When you buy a home, one of the first things you should do is check your water heater and see how long ago it was installed. Beyond that, what are some things you may not realize about this important appliance right when you move in?
Here are three things you should know about your water heater:
Typically speaking, homeowners should replace their water heaters every 10 to 13 years. There may be some hidden costs associated with replacing your water heater, including the mount, venting system, drain pan beneath the heater and the supply pipes themselves. Installation also comes with a price tag. Depending on what kind of unit you're installing, you may be able to do it yourself, but be extra careful and don't forget to call a plumber if you find yourself in over your head.
When your water heater is getting ready to fail, you may experience rust in your water or hear rumbling noises coming from inside the fixture. The rumbling or knocking sound is created by layers of sediment that have coagulated and hardened in the water heater. This sediment can make your water heater less efficient and cause more wear to the tank, eventually leading to system failure. If you notice any leaks, sediment could be the culprit.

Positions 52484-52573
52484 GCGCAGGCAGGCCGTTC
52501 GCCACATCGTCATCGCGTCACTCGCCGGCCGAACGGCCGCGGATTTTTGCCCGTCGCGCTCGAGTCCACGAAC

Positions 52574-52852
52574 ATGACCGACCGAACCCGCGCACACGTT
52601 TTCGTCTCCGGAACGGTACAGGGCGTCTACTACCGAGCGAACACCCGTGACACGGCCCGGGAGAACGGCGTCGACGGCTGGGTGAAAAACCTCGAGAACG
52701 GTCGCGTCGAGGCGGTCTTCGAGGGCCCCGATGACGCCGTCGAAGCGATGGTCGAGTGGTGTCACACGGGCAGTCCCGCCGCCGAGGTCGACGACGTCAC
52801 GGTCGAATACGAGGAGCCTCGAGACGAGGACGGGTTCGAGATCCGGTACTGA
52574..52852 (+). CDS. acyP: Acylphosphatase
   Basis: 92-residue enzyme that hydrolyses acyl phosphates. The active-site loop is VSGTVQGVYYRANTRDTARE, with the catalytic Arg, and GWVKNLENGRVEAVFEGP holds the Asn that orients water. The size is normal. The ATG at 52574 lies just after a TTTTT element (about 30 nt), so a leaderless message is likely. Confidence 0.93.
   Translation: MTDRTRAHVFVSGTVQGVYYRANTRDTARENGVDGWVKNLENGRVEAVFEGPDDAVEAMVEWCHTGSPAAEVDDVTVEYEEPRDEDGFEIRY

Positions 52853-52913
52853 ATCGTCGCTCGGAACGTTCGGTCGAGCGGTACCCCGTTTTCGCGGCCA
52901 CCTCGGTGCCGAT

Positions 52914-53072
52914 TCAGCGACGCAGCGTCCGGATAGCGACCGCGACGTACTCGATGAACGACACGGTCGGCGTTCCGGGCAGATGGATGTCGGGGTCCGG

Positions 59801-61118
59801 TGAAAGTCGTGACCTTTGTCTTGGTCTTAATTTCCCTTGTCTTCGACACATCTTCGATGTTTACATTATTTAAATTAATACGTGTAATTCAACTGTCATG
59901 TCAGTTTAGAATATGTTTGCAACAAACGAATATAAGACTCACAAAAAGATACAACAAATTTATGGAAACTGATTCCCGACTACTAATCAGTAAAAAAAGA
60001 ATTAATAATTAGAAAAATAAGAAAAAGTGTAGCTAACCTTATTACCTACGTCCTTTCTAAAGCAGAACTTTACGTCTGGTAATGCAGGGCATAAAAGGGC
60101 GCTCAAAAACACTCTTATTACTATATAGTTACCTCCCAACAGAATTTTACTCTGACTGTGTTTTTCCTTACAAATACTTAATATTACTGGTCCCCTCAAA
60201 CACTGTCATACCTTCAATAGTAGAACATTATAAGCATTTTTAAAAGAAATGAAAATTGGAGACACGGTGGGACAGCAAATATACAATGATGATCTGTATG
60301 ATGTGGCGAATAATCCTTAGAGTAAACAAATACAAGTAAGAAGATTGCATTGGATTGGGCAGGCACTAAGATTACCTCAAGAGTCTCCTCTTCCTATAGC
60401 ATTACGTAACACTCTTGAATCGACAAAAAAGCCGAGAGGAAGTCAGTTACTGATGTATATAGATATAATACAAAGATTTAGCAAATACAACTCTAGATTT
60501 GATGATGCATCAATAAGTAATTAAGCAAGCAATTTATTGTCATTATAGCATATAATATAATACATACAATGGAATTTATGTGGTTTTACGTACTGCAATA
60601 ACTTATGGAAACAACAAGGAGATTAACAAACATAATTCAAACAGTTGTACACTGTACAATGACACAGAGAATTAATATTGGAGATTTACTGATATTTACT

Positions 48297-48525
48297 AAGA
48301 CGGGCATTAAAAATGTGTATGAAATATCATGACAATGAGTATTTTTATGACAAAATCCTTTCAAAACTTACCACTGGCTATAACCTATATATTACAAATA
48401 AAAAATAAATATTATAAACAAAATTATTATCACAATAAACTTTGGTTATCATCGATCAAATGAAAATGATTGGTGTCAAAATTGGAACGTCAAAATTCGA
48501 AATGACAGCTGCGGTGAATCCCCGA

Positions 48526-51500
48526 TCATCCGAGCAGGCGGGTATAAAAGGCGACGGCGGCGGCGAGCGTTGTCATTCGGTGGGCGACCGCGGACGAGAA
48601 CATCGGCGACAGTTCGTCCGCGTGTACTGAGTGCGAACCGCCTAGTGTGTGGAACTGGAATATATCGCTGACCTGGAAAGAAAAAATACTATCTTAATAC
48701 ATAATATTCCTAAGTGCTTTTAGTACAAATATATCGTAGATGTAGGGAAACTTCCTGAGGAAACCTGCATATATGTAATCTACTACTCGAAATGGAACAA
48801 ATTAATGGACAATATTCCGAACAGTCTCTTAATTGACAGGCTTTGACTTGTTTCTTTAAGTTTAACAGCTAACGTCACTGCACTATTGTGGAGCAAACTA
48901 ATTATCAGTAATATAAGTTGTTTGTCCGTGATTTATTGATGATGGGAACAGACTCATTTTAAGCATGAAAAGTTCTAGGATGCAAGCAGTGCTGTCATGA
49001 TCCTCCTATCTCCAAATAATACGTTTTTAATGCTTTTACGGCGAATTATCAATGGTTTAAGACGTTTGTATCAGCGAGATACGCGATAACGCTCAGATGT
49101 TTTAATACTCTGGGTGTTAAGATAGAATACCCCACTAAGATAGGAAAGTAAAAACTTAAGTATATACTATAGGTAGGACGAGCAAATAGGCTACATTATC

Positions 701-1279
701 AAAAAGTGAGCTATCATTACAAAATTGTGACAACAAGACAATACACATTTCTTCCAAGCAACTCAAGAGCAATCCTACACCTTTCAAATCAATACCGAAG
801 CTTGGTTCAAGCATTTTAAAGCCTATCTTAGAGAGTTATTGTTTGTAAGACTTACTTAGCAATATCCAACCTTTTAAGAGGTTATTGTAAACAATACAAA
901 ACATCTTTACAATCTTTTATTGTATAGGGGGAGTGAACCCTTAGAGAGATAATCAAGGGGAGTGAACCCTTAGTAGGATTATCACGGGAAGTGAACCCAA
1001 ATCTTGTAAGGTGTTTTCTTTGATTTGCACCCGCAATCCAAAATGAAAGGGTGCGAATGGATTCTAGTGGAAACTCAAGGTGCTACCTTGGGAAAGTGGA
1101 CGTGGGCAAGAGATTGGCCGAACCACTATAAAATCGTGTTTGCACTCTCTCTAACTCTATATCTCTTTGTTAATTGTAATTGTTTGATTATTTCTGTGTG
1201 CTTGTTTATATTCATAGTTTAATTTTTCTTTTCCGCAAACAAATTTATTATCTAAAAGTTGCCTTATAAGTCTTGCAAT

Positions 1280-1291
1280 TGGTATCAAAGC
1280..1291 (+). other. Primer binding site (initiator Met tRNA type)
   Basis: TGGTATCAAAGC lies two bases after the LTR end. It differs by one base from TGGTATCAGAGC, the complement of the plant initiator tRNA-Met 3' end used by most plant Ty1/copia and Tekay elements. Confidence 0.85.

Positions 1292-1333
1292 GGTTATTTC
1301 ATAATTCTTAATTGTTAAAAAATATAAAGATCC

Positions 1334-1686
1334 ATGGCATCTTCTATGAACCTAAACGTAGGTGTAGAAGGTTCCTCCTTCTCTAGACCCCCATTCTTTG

It's important to make sure your water heater is using electricity and water in an efficient manner, and not just for your bills' sake. The easiest way to do this is to invest in a newer appliance, which could operate about 20 percent more efficiently and save $700 more over the life of the unit than older models. However, replacement is not always an option. One way to improve efficiency is to check some of the working parts of your water heater, like the TPR valve and anode rod. In addition, you can drain the aforementioned sediment out of the tank in order to strengthen the longevity of the appliance.
There's still so much to learn about your water heater. If you think your appliance may be experiencing some difficulties, give the plumbing professionals at your local St. Paul Roto-Rooter a call today for more information and to schedule an assessment.